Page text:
From the Editor: Social media, meet journalism

by JAMIE VERWYS

Many of us saw the same images and eye witness accounts of the attacks on Paris on November 13. A complex mix of sadness, anger, fear, support and suspicion were the forefront of media outlets and quickly spread across the Internet.

While we all may have our own separate thoughts and concerns about the tragedy, chances are most of us got our information from the same place, Facebook.

Social media is a part of the daily ritual of thousands of people around the world, so it makes sense that users quickly started tweeting and honing in on the ability a site like Facebook had to send them to the heart of the chaos.

Everyone has every right to go online and inform themselves about what is going on in the world. People should have quick and responsive spaces to talk about their feelings and gain support. Nothing is quicker or more visible than social media, and it’s almost guaranteed you will receive a little token of comfort in a “like” validating your feelings.

Sure. Social media has some beneficial offerings in obtaining up to the minute updates, images, videos and personal stories. We need to remember, just because we read it first on Facebook, doesn’t mean it’s true. A lot of misinformation has been produced about large tragedies by social media.

With the recent attack on France, rumors both harmless and more than a little dangerous became viral in matters of moments.

A Twitter user made a claim that the lights on the Eiffel Tower had been turned off for the first time since 1889 in light of the attack. The photo and false statement took the fast track around the globe and quickly spread as a public symbol of respect. Even some journalists and news outlets picked up on the tweet and reported it.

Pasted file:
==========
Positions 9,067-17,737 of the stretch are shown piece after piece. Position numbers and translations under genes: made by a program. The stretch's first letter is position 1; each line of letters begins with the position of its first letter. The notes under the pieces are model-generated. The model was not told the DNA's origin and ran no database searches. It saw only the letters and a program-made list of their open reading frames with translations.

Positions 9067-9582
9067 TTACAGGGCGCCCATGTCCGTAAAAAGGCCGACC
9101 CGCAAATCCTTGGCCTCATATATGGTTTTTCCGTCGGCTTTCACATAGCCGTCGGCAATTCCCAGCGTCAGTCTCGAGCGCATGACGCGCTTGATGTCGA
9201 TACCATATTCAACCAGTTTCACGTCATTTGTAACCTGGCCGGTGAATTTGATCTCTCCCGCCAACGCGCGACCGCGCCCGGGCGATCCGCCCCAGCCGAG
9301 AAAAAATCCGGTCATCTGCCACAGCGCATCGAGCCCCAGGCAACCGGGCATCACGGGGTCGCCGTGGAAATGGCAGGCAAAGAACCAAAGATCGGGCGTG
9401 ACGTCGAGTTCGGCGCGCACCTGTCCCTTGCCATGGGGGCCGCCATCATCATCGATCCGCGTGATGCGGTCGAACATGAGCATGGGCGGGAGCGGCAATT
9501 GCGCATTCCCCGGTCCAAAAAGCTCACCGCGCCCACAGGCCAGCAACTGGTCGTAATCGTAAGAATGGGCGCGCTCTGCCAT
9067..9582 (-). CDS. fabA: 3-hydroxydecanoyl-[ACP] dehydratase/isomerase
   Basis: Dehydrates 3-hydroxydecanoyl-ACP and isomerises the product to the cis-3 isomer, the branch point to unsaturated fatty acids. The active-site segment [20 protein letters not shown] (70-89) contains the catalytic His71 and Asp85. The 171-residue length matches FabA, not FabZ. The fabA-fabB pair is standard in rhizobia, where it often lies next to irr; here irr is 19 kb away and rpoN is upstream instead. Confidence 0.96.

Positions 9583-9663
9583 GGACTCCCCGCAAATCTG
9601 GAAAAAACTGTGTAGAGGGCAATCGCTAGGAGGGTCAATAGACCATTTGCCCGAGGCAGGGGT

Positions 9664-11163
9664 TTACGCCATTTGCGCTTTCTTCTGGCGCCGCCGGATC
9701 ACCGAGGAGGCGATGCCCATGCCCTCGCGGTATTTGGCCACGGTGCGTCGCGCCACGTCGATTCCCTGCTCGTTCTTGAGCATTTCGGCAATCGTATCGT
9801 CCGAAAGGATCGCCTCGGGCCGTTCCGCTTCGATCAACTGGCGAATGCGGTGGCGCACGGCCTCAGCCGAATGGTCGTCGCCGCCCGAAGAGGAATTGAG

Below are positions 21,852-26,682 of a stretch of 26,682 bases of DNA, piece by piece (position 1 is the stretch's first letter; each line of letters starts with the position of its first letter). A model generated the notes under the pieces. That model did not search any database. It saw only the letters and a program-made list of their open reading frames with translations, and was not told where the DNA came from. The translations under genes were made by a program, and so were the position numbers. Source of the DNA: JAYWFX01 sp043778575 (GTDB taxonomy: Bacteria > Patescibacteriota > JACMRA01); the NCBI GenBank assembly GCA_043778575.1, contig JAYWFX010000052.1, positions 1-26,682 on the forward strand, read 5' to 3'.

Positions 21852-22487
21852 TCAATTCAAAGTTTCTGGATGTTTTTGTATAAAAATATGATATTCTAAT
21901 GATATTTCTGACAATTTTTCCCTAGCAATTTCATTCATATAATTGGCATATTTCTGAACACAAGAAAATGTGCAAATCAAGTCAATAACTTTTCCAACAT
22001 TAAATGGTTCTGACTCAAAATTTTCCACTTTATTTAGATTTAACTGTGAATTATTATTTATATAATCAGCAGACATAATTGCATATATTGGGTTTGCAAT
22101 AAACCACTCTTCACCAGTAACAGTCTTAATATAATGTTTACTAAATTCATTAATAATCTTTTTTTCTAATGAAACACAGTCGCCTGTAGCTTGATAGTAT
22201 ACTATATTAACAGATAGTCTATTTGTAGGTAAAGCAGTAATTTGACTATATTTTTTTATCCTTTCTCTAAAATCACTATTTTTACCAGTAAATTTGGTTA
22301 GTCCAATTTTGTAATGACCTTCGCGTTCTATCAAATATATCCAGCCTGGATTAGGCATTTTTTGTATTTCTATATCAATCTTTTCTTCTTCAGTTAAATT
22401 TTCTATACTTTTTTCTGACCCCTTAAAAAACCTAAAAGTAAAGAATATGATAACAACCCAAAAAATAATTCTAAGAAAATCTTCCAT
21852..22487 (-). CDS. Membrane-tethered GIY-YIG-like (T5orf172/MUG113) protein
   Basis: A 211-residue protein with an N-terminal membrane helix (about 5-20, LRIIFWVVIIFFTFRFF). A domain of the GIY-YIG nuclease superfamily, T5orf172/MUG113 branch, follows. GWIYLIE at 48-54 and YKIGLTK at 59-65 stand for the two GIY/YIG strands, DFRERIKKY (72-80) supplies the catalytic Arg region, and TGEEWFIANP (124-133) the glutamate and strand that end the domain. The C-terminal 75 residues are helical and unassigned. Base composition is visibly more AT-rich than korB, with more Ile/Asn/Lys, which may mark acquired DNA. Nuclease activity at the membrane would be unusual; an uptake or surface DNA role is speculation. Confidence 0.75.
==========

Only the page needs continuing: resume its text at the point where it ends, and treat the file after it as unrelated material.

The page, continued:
Turns out the whole thing was some kind of social ‘I told you so’ experiment by Twitter user @ProfJeffJarvis, who wanted to show how quickly information can be spread and accepted. The Eiffel Tower lights are turned off for many occasions and dimmed regularly, as in every day.

A French soccer player was “sighted” rescuing someone from the attacks, identified by Twitter users, incorrectly. The same “Where’s Waldo?” game happened on Reddit in 2013 during the Boston Marathon bombing, when users began to speculate on the identity of the bomber and incorrectly accused people.

As long as the Internet exists, there will always be room for misinformation to zip out to millions of people every day. Social media has become entwined in almost every facet of our lives, and will continue to play a large role in the face of the tragedies.

Regardless of the advice to distrust the media to cover these topics, I urge you to look to reputable journalists who have ensured the highest level of accuracy in their reporting. In this very issue, one of your peers takes a look at current world affairs, so check out the Insight page for more details.

You can get on your Facebook and talk about how all this craziness in our world makes you feel but remember this. On social media, you share information and apologize for a mistake later. A journalist ensures accuracy first, then shares information.

Enjoy the issue.

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